The Biden administration has said the Modi government’s orders to remove social media content critical of New Delhi’s handling of the COVID-19 outbreak is not in sync with the U.S. views on freedom of speech. Well, that certainly wouldn’t be aligned with our view of freedom of speech around the world.
Twitter had removed over 50 posts at the behest of the government in recent days. Most of these were critical of the Centre — including it’s decision to allow mass gatherings like the Kumbh Mela, a shortage of beds and medicines, and so forth.
Government hits out at Australian paper #GS2 #IR
Facing a barrage of criticism from a number of international newspapers for its handling of the coronavirus crisis, the government hit out at The Australian newspaper for reproducing an article that portrayed Prime Minister Narendra Modi in a poor light, accusing him of “leading India” into a “viral apocalypse”.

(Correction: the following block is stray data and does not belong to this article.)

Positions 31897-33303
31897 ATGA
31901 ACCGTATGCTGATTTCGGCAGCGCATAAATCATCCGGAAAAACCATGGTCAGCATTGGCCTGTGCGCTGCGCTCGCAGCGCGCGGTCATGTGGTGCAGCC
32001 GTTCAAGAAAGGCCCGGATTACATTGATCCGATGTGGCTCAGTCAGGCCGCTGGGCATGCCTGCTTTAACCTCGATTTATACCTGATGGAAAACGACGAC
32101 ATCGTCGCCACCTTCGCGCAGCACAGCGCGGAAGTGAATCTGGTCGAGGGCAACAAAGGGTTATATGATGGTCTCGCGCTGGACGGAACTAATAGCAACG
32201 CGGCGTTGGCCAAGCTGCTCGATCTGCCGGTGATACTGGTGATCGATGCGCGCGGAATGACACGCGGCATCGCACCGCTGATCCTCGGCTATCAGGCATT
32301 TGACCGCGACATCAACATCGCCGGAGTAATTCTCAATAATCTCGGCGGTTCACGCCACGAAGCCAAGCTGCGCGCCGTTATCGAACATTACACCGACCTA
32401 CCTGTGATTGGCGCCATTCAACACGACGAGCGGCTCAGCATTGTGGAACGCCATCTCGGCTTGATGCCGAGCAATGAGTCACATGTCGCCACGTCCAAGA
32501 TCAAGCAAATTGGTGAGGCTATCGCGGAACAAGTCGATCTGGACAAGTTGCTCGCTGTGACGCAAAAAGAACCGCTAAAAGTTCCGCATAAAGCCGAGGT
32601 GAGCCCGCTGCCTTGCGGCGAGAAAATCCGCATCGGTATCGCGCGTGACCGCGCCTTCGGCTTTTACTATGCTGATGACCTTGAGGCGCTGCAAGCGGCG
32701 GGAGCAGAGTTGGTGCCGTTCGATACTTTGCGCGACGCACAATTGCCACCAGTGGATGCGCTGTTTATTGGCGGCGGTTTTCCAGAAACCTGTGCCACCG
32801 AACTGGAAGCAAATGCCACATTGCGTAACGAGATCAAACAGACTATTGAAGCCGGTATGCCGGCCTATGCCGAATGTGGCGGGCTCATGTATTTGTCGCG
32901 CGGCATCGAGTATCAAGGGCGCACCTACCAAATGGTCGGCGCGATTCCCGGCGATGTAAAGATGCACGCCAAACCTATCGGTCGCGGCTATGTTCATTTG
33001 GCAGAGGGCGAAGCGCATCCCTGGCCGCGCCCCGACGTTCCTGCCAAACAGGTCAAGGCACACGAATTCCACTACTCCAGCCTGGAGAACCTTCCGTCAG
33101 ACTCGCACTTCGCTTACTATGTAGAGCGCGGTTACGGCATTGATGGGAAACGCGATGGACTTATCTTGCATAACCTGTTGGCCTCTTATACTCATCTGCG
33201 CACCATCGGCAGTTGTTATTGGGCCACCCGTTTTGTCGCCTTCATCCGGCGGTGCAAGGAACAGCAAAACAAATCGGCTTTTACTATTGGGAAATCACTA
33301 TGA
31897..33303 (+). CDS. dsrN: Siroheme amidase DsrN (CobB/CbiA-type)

In a letter addressed to the Editor of the Australian newspaper Christian Dore, the Indian High Commission in Canberra said that the article sought to “undermine” the Modi government for its approach to the pandemic, which the government said had been “universally acclaimed”.
“It is astonishing to see that your respected publication has chosen to reproduce a baseless malicious and slanderous article without bothering to check the facts of the case with any authorities in the Government of India,” said the rejoinder, signed by India’s Deputy High Commissioner, who claimed that last year’s lockdown, the ongoing vaccination drive, an upgradation in diagnostics and treatment facilities, as well as India’s “Vaccine Maitri” initiative, where it exported 66 million vaccines to 80 countries (now 95 countries), were counters to the article’s assertions.